New policies barely lighten the load when it comes to affording a home

New policies barely lighten the load when it comes to affording a home

With cost of living pressures starting to bite, housing affordability has moved to centre stage of the election campaign, but the policies of the two major parties are unlikely to deliver much relief to home owners or renters because when it comes down to it, neither party wants house values to fall.

Labor hopes to woo voters with a promise to help 10,000 aspiring first home buyers into the market via a new shared equity scheme. By the government taking on up to 40 per cent of the price of a new home (or 30 per cent of an existing property), Labor’s scheme will help moderate-income earners by reducing the amount they need to borrow upfront. It will allow qualifying households with at least a 2 per cent deposit to get into the market, and allow them to ultimately buy back the government’s equity share in their property over time, as their circumstances improve.

Labor will help out 10,000 first home buyers a year.Credit:Peter Rae

Shared equity schemes can help moderate-income earners because they reduce both the total loan amount as well as the deposit needed to buy a home. Several Australian states have modest schemes like this in place and they are well established in Britain. But unless they are targeted to dedicated new housing stock, Labor’s scheme may simply contribute to more house price inflation. The Greens’ shared equity scheme aims to underwrite a more ambitious 125,000 homes and is targeted at key workers.

The Liberal Party’s home deposit guarantee scheme allows moderate to higher income earners to take out home loans with only a 5 per cent deposit (or 2 per cent for single parents). Labor has a similar scheme for up to 10,000 first home buyers in regional areas. While likely to be popular with eligible first home buyers, experts have criticised the approach as fuelling demand without contributing to new housing supply. Worse, the scheme encourages first home buyers to take on very high levels of debt, at a time with interest rates are projected to rise, but the property market expected to cool.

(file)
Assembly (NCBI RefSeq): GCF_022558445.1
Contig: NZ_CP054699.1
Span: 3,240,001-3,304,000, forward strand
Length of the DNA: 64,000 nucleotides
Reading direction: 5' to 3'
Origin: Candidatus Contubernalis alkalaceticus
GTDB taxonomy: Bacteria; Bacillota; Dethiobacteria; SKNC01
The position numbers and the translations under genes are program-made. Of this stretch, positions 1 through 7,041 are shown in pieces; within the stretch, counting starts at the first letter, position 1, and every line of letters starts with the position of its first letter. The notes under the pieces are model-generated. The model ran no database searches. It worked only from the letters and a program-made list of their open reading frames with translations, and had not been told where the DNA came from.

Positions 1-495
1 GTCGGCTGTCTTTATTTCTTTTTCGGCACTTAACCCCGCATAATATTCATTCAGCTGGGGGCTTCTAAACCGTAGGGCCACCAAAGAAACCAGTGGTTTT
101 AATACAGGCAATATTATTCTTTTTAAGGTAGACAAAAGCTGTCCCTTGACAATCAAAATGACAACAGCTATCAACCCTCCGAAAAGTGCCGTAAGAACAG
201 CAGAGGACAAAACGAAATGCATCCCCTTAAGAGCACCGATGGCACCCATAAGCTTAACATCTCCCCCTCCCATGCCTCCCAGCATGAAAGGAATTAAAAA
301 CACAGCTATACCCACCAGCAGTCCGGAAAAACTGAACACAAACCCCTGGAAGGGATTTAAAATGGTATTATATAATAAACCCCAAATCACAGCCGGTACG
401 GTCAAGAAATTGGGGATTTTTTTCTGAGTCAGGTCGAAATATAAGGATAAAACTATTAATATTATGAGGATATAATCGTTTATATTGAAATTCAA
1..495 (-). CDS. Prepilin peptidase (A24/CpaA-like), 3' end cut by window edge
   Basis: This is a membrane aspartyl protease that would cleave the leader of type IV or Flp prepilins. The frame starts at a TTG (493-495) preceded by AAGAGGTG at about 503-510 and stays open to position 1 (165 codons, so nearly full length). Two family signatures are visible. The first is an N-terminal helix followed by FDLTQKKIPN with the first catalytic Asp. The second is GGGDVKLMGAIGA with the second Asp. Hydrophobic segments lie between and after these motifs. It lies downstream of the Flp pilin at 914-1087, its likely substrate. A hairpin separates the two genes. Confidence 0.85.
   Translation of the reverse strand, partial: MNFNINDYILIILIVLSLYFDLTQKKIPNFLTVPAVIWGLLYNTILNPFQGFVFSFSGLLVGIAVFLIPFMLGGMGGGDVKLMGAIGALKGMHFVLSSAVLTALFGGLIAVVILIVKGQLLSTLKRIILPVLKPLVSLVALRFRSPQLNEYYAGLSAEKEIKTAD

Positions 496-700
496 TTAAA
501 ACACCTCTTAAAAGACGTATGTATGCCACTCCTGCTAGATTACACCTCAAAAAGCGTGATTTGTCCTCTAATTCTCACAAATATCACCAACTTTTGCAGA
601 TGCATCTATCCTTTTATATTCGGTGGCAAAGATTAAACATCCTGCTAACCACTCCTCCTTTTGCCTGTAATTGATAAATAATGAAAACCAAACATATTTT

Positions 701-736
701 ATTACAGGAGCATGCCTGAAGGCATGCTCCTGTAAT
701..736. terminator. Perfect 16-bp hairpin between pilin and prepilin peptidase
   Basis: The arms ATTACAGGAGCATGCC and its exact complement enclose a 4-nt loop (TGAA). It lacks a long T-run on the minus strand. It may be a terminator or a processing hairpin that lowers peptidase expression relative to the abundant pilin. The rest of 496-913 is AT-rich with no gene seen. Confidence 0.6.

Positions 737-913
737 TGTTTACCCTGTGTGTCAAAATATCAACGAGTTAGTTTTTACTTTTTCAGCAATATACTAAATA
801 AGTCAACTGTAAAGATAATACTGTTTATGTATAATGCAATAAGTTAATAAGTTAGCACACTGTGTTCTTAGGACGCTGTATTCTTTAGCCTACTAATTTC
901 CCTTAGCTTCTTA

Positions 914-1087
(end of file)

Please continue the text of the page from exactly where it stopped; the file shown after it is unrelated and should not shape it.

What about renters? And with rents beginning to escalate especially in regional areas, the fastest relief for renters would be to increase rental subsidies, but neither party has promised to extend or increase rent assistance beyond the consumer price index.

More housing supply is needed, especially of affordable housing.Credit:Dan Peled

The two major parties do not want house prices to fall because high house prices make the two-thirds of Australians who already own their homes feel wealthier, and that supports consumer confidence. Buoyant house prices also support new construction, one of Australia’s largest industries of employment. The combined spectre of rising costs of living, interest rate hikes, and falling house prices will exacerbate pressures across the entire economy.

With these economic headwinds gathering, it is mystifying that neither of the major parties are offering a significant boost to new social and affordable housing supply. Labor has made a modest commitment to increase the supply of social and affordable homes, funding 30,000 over the next three years. But with research pointing to a current undersupply of about half a million such dwellings, this promise is not enough.

For the past two decades, both sides of politics have emphasised housing supply as the answer to worsening affordability. But while the private market has delivered record levels of housing construction over the past five years, the supply of social housing has barely changed. With a cooling property market, the economic impetus for new private sector housing construction will also falter, affecting the construction industry.

In the past, government support for social housing construction offered counter-cyclical relief to the building industry, while ensuring that the supply of new homes matched population growth, not the vagaries of the housing market. Labor’s election policy does signal that the Commonwealth will resume its leading role in setting a national housing and homelessness plan, something which is sorely lacking in Australia.

Let’s hope that before the election, all parties add more weight to their promises around housing. To help first home buyers, any shared equity program should be linked to affordable and environmentally resilient new construction, leveraging the land use planning powers of the states. A much higher commitment to fund social and affordable housing is also necessary to meet existing backlog and forecast need. And Commonwealth Rent Assistance must be raised.

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